I am writing an article on latex.

I need to count the number of words in a sentence, the number of sentences in a paragraph, and the number of words in the paragraph?

e.g. This is the first sentence. This is the second sentence. This is the third sentence.

I would like to display this on the pdf:

(P1) This is the first sentence (1-5). This is the second sentence (2-5). This is the last sentence of the paragraph (3-8). (3-18)


P1 = paragraph #1;

(1-5) = sentence #1, words 5;

(2-5) = sentence #2, words 5;

(3-8) = sentence #3, words = 8;

and (3-12) = # sentences 3, total words = 18

@Steven or any one.

So far, we have this kind of output:

enter image description here

but, when you are writing an article we usually have a set of constraints in the number of words by sentence, the number of sentences by paragraph and the number of words in a paragraph.

For example, we have the rules from the book "English for writing research papers":

1) Number of words in sentence <= 35

2) Number of sentences in paragraph <= 8

3) Number of words in paragraph <= 90

So, according to these rules I would like to get red warnings in my pdf. Something like this:

enter image description here

That I will interpret like this:

warning red 47 : I am using more words in a sentence than those that I am allowed to.

warning red 9 : I am using more sentences in a paragraph than those I am allowed to.

warning red 96 : I am using more words in a paragraph than those than those I am allowed to.

Ideally, these values should be defined by the author. Since every author have his specific constrains.

The final color code will read:

1) blue = number of sentences

2) green = ok

3) red = warning

These type of warnings are very useful when you have a lot of pages because you can see in a glance where you probably need to cut words!!

Thank you.

  • I have re-edited my answer to handle questions and exclamations appropriately. – Steven B. Segletes Jun 21 '16 at 12:56
  • I have accepted your edit (adding color/superscipts). I note that you put ? and ! before the sentence ledger, but place periods . after it. Was that intentional? Also, I will re-edit to eliminate extraneous spaces there. – Steven B. Segletes Jun 21 '16 at 18:47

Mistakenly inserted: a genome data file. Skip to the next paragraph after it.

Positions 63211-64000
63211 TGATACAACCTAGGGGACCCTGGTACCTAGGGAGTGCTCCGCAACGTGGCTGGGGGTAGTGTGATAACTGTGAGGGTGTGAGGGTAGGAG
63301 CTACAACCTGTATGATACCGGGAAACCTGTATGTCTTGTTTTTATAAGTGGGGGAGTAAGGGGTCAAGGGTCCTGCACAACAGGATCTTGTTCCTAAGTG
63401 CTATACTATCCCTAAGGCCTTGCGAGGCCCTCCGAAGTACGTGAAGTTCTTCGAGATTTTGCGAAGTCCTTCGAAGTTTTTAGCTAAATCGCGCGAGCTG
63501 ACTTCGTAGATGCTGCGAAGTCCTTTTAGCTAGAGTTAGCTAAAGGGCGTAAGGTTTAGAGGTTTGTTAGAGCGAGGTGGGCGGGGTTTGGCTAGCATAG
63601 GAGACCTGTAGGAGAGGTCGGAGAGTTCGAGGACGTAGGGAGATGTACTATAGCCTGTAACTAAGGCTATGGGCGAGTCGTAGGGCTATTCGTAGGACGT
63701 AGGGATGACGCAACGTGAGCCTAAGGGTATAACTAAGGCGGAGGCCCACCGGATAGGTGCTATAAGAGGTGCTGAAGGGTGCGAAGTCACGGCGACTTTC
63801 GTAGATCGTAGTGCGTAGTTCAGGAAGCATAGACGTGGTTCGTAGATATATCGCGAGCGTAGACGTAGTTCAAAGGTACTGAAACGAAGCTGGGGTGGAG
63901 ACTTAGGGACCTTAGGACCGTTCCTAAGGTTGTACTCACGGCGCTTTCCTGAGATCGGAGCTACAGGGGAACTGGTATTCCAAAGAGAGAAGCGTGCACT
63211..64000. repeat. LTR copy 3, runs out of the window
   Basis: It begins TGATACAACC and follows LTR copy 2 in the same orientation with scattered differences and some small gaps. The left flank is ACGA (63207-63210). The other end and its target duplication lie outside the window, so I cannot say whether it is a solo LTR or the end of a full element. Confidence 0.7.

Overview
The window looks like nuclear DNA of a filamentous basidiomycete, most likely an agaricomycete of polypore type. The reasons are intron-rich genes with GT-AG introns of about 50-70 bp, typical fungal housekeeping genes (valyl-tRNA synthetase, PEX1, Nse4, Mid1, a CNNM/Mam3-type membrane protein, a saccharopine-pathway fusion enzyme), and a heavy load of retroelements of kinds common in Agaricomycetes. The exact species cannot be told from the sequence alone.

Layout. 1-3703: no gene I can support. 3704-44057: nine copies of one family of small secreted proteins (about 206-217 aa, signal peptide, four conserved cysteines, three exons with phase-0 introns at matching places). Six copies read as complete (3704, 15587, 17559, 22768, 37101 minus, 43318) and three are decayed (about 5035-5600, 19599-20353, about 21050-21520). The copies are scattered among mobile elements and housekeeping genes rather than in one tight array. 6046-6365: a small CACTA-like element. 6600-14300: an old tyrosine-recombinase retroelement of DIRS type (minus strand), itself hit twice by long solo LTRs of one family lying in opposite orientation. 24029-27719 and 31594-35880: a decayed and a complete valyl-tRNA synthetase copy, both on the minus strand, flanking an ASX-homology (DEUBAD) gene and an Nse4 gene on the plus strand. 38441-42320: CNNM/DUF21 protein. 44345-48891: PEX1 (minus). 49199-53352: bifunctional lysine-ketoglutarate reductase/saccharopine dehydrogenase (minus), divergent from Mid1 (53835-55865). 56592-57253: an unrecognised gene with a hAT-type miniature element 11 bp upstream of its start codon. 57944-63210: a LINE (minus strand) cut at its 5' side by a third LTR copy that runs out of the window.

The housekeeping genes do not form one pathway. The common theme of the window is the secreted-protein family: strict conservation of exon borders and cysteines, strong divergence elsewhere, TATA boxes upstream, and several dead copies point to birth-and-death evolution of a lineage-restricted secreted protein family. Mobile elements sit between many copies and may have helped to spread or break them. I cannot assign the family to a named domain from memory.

• Thank you for answering the question. Yes, it was intentional but it is up to you. – jorge Jun 21 '16 at 19:00
  • @StevenB.Segletes. Than you so much for answering the question. I hope that you can fix the bug for: " e.g. " and 'i.e. " words. It detects them like a new sentence. Just type the sentence: I love fruits, e.g. apples and bananas. With this sentence you will see the bug. Suggestion: you can probably define a predetermined set of characters to indicate the end of a sentence, e.g. "*/." or something similar. Any was, thanks again. – jorge Jun 21 '16 at 19:01
  • @StevenB.Segletes. I will edit the question to make you an important request to improve your answer. I hope you can do it because I don't know. – jorge Jun 21 '16 at 19:03

This approach uses a defined macro \startcount that ends with \stopcount to count within a multi-paragraph argument. EDITED to add \pausecount and \continuecount functionality within paragraphs, even mid-sentence. RE-EDITED to detect sentences that are questions (?) and exclamations (!).

RE-EDITED [jorge]: Superscripts are used for the parenthesis indicating the number of sentence and the number of words in the sentence, and also for the brackets indicating the number of sentences and the number of words in a paragraph.

Color code:

Blue = Numbers of sentence and number of sentences in a paragraph.

Green = Number of words in a sentence and in a paragraph.

The superscripts are required to avoid confusion with different style citing references, e.g. AMA STYLE = You et al [5] or Vancouver = You (5).

(EDITED again to replace "dangerous" non-environment \countem...\endcountem syntax with \startcount...\stopcount; also inserted \unskip\@ between end of paragraph and the paragraph ledger, so as to obtain normal spacing there)

NOTE, for aesthetics and clarity, I used brackets rather than parens to display the end-of-paragraph ledger, to differentiate it from the end-of-sentence ledger.